Teaching Strategies for Neurodiversity and Dyslexia in Actor Training addresses some of the challenges met by acting students with dyslexia and highlights the abilities demonstrated by individuals with specific learning differences in actor training.
The book offers six tested teaching strategies, created from practical and theoretical research investigations with dyslexic acting students, using the methodologies of case study and action research. Utilizing Shakespeare’s text as a laboratory of practice and drawing directly from the voices and practical work of the dyslexic students themselves, the book explores:
- the stress caused by dyslexia and how the teacher might ameliorate it through changes in their practice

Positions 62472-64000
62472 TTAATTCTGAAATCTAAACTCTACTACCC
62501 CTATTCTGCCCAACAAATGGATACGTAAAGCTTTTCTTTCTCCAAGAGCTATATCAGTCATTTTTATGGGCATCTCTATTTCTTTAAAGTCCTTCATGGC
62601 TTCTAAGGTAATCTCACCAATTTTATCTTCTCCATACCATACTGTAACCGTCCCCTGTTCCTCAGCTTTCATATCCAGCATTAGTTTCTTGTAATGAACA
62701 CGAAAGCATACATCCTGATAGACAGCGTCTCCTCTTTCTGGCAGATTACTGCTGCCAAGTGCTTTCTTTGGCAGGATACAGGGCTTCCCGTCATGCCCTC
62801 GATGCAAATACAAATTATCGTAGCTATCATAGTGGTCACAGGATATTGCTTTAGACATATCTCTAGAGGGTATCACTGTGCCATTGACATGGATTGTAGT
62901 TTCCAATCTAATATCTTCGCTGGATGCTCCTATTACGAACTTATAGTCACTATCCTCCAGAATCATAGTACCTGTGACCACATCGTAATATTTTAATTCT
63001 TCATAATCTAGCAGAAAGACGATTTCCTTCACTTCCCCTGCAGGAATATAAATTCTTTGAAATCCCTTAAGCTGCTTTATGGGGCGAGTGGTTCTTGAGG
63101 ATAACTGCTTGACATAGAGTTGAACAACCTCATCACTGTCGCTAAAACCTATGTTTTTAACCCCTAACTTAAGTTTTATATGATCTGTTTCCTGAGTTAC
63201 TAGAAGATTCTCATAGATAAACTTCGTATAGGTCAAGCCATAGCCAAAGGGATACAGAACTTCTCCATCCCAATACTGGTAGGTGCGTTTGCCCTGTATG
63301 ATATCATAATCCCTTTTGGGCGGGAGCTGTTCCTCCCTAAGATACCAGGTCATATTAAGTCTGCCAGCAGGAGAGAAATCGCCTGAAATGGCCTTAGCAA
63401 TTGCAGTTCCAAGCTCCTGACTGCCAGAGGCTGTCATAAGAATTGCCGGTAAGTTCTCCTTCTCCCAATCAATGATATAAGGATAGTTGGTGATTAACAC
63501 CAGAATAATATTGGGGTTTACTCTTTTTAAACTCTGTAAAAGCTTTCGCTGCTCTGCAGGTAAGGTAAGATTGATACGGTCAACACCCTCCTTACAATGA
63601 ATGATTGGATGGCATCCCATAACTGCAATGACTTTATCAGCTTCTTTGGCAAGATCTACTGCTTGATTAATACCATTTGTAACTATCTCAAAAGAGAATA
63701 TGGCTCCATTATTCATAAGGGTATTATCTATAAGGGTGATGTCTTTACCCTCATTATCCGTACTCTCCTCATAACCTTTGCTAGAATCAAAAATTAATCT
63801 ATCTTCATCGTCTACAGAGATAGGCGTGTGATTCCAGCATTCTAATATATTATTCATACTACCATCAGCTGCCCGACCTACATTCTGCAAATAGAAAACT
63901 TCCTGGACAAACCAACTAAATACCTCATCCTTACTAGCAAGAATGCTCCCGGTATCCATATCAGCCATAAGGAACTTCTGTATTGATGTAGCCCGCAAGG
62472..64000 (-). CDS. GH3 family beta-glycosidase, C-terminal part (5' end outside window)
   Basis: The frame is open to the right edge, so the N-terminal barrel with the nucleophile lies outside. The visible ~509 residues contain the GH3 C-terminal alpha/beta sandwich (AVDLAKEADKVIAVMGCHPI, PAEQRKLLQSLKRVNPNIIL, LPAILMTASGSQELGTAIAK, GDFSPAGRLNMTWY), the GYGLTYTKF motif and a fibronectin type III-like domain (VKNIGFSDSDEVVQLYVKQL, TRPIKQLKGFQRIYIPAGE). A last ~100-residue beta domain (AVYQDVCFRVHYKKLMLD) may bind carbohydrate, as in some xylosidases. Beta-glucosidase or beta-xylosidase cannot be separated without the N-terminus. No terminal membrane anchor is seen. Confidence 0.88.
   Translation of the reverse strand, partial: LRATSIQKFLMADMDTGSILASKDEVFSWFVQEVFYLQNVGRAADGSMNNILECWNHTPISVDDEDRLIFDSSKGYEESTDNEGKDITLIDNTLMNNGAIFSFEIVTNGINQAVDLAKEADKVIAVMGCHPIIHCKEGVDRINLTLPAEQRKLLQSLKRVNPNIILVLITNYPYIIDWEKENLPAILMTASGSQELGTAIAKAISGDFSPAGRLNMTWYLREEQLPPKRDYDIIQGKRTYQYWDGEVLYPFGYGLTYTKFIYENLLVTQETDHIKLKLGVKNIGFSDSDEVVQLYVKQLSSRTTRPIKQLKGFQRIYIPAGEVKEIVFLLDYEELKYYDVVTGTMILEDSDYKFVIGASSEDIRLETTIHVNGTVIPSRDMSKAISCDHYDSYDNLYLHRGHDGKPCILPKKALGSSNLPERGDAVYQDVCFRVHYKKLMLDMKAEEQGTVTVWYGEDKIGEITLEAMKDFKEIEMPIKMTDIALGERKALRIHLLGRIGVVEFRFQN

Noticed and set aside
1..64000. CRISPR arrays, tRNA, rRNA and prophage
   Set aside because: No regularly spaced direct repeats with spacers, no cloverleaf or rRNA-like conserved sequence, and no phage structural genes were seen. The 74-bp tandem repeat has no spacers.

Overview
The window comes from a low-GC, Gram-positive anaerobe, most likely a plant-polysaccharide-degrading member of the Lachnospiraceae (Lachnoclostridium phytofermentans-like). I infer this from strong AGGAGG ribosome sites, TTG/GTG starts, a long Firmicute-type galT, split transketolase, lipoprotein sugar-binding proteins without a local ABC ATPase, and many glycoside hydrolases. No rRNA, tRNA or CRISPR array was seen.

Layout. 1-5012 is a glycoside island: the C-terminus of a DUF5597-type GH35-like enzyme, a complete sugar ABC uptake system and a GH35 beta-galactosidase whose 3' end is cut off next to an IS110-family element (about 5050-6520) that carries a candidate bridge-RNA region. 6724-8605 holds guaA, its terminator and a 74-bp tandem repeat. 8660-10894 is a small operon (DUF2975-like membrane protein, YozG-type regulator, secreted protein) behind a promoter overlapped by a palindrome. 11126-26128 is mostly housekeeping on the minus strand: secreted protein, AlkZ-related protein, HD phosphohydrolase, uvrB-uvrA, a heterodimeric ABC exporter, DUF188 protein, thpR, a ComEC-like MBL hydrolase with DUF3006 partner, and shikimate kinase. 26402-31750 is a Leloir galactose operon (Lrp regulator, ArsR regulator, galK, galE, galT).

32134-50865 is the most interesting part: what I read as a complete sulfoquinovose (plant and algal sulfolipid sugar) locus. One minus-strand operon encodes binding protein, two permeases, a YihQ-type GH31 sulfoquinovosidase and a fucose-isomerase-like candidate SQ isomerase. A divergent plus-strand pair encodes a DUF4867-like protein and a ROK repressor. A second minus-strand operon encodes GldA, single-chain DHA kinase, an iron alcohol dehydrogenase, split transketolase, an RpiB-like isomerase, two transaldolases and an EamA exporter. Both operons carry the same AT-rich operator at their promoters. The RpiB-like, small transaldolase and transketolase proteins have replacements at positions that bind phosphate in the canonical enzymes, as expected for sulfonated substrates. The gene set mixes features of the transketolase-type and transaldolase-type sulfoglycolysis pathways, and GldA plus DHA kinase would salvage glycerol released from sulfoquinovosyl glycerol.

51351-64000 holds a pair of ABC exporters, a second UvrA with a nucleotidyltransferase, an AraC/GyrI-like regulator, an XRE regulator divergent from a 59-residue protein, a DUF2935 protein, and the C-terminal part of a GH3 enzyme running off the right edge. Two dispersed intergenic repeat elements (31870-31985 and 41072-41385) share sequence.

- the theories and discourse surrounding the label of dyslexia
- the visual, kinaesthetic, and multisensory processing preferences demonstrated by some acting students assessed as dyslexic
- acting approaches for engaging with Shakespeare’s language, enabling those with dyslexia to develop their authentic voice and abilities
- a grounding of the words and the meaning of the text through embodied cognition, spatial awareness, and epistemic tools
- Stanislavski’s method of units and actions and how it can benefit and obstruct the student with dyslexia when working on Shakespeare
- Interpretive Mnemonics as a memory support and hermeneutic process, and the use of color and drawing towards an autonomy in live performance
This book is a valuable resource for voice and actor training, professional performance, and for those who are curious about emancipatory methods that support difference through humanistic teaching philosophies.